I also keep any pictures of actors, etc, who have the look of characters in the book. I labelled this one of Everett McGill as ‘Conrad Epps’:

Everett McGill as Conrad Epps
And this one of Oded Fehr as ‘Khalid Hamzeh’:

Oded Fehr as Khalid Hamzeh
I also keep a folder for REVIEWS, although I try not to look at them too much. That way, madness lies…

And then there are the folders for book production—PRINT and VELLUM & EBOOK.

PRINT contains the content pdfs for the paperback, hardcover and large print editions, the cover templates and actual full-wrap cover files, and the downloaded proofs. If I’ve used any special fonts, they’ll be in another folder in this folder.

The VELLUM & EBOOK folder contains the Vellum document, which is the program I use to convert a Word doc to ebook formats and print-ready pdf, plus the mobi and epub files for both the ARC and the final versions, and the Vellum-produced cover images to upload.

And that’s about it.

What you have to bear in mind is that BAD TURN is book 13 in the Charlie Fox series. I have another 12 {TITLE} folders in the CHARLIE FOX folder, each of which contains all those elements. Often, when I’m putting together a metadata file for one book, I check back to see how I did something on the last. It involves quite a bit of hopping about and I regularly have so many folders open on the desktop I struggle to work out which is which.

It’s not enough to label a folder COVER, I have to call it BT-COVER just to be sure I know which folder I’ve found. Because, that’s not the only place I keep covers…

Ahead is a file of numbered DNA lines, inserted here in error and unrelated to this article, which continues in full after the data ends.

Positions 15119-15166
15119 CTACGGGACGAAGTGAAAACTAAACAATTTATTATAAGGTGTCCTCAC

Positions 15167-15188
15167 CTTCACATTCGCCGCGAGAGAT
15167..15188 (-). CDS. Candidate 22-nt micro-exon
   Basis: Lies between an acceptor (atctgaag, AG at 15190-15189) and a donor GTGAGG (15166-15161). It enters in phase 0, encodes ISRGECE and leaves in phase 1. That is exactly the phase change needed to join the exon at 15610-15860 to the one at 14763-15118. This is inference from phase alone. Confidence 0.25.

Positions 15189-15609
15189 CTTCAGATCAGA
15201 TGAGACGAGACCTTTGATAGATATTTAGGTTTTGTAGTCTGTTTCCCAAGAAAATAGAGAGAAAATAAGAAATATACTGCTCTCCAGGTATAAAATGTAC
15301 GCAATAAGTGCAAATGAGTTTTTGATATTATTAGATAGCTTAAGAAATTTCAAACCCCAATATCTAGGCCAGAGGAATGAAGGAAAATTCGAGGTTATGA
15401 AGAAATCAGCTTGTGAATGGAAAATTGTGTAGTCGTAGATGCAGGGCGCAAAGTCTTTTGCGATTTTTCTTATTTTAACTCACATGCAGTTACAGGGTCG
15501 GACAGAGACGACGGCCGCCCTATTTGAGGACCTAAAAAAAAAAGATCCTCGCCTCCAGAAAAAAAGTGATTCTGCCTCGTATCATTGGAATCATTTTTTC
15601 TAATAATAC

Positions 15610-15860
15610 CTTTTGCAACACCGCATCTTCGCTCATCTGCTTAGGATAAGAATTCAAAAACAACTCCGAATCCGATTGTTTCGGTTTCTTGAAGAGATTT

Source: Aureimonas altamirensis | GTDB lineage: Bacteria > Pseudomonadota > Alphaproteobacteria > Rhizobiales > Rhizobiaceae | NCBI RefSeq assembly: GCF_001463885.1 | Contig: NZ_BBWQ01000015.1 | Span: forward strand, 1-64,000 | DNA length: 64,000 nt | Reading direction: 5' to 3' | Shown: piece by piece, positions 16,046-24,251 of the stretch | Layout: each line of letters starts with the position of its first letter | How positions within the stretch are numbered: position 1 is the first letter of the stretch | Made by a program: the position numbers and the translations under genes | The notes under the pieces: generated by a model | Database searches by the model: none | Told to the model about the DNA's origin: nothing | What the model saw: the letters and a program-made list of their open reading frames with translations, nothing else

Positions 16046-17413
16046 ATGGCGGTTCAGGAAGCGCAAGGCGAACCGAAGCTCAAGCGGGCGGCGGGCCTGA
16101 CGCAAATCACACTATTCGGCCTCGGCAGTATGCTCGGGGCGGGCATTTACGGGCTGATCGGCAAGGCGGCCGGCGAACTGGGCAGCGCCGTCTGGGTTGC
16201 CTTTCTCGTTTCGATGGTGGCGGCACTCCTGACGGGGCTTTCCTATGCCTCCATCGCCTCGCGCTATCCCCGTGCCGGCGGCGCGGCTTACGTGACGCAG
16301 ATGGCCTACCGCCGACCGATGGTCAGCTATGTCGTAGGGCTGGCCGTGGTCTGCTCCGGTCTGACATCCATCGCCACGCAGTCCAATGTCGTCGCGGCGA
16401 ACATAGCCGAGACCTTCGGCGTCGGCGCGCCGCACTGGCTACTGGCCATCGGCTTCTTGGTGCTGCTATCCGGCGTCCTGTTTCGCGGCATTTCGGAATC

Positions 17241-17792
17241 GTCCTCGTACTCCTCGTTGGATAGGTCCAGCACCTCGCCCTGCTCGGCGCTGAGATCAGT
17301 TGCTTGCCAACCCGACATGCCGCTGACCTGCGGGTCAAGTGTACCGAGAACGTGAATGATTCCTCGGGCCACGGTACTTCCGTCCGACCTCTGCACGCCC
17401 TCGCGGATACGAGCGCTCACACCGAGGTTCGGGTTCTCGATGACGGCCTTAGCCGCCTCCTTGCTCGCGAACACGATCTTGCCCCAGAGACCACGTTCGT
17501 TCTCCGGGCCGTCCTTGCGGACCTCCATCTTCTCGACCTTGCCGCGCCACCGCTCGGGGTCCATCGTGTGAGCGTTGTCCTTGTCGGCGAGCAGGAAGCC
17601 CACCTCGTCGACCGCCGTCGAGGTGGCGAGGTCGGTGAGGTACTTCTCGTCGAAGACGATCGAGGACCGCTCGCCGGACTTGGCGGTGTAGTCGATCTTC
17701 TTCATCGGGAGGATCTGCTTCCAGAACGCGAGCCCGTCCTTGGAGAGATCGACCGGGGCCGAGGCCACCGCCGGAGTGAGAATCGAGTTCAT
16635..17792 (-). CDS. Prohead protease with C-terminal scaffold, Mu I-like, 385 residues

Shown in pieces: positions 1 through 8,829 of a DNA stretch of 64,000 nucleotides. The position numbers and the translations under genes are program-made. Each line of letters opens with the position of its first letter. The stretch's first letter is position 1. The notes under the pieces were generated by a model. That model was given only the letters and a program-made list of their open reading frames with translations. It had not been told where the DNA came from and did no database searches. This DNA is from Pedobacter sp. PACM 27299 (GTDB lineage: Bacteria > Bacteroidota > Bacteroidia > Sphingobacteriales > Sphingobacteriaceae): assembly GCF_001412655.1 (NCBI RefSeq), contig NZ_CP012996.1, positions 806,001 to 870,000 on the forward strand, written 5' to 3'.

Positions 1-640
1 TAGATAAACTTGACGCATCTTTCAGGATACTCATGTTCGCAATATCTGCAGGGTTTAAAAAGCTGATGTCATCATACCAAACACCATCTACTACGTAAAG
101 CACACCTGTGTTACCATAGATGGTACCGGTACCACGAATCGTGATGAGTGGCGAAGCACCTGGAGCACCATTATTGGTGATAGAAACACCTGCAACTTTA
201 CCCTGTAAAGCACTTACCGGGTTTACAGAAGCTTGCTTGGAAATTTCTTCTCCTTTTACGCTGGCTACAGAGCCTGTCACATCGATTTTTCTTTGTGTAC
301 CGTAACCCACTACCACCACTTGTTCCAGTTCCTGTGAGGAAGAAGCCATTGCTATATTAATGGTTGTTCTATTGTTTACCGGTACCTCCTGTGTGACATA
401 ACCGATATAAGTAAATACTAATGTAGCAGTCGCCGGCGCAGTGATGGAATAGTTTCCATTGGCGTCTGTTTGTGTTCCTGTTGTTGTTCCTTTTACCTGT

In the main FICTION folder, I then have another called COVERS. This is where I keep the PhotoShop files of all the covers I’m working on, the jpg images of the final cover, the original images that make up the different covers, their attributions and picture credits, as well as all the draft versions, and covers I played about with that didn’t quite make the cut. I also keep versions with and without a border. The latter feature is something I realised I needed when I started having covers that were either black or white, to make sure the cover edges are visible on all backgrounds, as you can see from the image below.

with and without borders
The reason these are all together like this is because, when I’m building one cover it’s very important to get the elements lined up with those that have come before it. I need to make sure the author name and series indication is in the same size font and in the same position on the cover. For that, it’s easier to keep everything in one place.

Or, at least, I think it is…

Things have become a little easier since I discovered how to use an Alias on a Mac desktop, which is basically a shortcut. (And I’m embarrassed to admit how long it took me to work that one out.) But I’m still left wondering, is there a better way to do this? A more logical layout? A better critical path analysis?

What do you use? All advice gratefully received!

This week’s Word of the Week came courtesy of EvKa. It’s trophallaxis, meaning the mutual exchange of regurgitated liquids between adult insects and their larvae. It also means the transfer of food or other fluids among members of a community through mouth-to-mouth or anus-to-mouth feeding. Along with nutrients, trophallaxis can involve the transfer of molecules such as pheromones, organisms such as symbionts, and information to serve as a form of communication.